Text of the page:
Dax' suggestion to a Theater District-bound poster to check out Dedo jogged me to revisit: I've also thought it a hidden gem food-wise, but rather sorry-looking for a hip new place. I'm happy to report that management seems to be working on updating the room.
The bar has much better lighting now, including some funky, cool table and hanging lamps. In the dining room, they've ditched the ugly service station near the fire exit, added a curtain at the kitchen entrance, maybe upgraded the shades on the hideous wall fixtures, but best of all, hung cool oil paintings all around (presumably by a local artist, shades of On the Park). Overall, the effect is much, much nicer, more worthy of the food.
Speaking of food, they start us with a new-to-us spread with bread (white bean, fig, and fennel): odd but delicious. Perfectly-dressed little green salad with excellent Gorgonzola on one side of the table. Dense and creamy duck liver pate' on the other, rich and heady, great to adorn with the accompanying stewed figs, squiggle of Dijon, and dollop of dressed baby greens. But I don't like toasted bread with my pate'; this seems like an odd American trope to me. I beg for something untoasted, and they have to scrounge, but come up with some sliced-up fresh foccacia brushed with olive oil that probably goes with the bar-menu burger. Much better!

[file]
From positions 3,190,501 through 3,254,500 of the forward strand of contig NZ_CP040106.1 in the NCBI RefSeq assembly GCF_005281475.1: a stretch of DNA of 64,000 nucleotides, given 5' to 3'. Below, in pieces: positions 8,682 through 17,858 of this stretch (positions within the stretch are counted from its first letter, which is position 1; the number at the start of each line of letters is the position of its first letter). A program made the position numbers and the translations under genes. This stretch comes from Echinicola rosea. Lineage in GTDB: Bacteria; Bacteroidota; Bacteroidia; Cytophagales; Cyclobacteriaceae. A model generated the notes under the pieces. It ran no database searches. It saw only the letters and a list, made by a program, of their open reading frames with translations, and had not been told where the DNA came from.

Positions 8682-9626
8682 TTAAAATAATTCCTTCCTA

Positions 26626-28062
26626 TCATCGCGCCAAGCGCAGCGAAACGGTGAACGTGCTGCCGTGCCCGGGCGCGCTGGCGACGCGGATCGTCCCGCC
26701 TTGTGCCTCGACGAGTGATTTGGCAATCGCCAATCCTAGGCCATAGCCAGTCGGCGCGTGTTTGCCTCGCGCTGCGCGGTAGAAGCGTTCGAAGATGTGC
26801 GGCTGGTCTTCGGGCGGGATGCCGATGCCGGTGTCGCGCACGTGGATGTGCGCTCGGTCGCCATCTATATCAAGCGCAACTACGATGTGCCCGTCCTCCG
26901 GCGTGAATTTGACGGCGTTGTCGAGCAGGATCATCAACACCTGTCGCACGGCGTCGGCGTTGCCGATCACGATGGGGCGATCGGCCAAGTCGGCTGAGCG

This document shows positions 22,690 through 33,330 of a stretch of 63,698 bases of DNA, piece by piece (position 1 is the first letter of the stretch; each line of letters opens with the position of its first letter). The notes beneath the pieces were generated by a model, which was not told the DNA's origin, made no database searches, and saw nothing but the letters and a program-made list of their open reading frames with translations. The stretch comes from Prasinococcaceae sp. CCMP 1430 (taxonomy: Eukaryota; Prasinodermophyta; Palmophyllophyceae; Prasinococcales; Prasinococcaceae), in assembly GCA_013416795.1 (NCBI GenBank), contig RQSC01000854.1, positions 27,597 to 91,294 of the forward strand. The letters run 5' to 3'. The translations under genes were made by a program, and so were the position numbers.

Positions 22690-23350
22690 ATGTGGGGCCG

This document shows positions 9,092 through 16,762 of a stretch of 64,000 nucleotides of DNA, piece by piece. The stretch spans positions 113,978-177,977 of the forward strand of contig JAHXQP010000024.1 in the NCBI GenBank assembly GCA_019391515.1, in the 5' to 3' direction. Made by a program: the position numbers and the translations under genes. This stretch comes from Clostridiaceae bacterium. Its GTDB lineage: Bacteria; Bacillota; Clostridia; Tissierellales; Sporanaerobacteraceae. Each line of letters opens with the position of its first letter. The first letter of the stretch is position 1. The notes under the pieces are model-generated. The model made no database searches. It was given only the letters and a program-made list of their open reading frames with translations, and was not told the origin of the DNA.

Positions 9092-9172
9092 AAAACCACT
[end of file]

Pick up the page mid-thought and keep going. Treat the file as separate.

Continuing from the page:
Entrees consist of a terrific, slightly smokey tasting pork, seemingly slow-cooked and falling apart, on soft polenta. The Artic char is likewise wonderful, reminding me of what wild salmon really tastes like: no bland, mushy farm flavor. The puy lentils and chunks of beet are a fitting underpinning.
We have room for little more than a small plate of superb homemade chocolates for dessert: the two caramels are our favorites (are they slightly salty?), one milk and one dark.
Add a coffee, an LBV port, and a $30 bottle of Cali pinot noir, and the check with tax is an even $100: a steal. Attentive, friendly service, though a nudge is required to keep the waiter from filling wine glasses to the brim.
This place keeps getting better. Word of mouth seems to be drawing in many more diners at primetime on a Friday night than our last few visits. Here's hoping this place sticks: it's a perfect mid-priced Chowhound venue.
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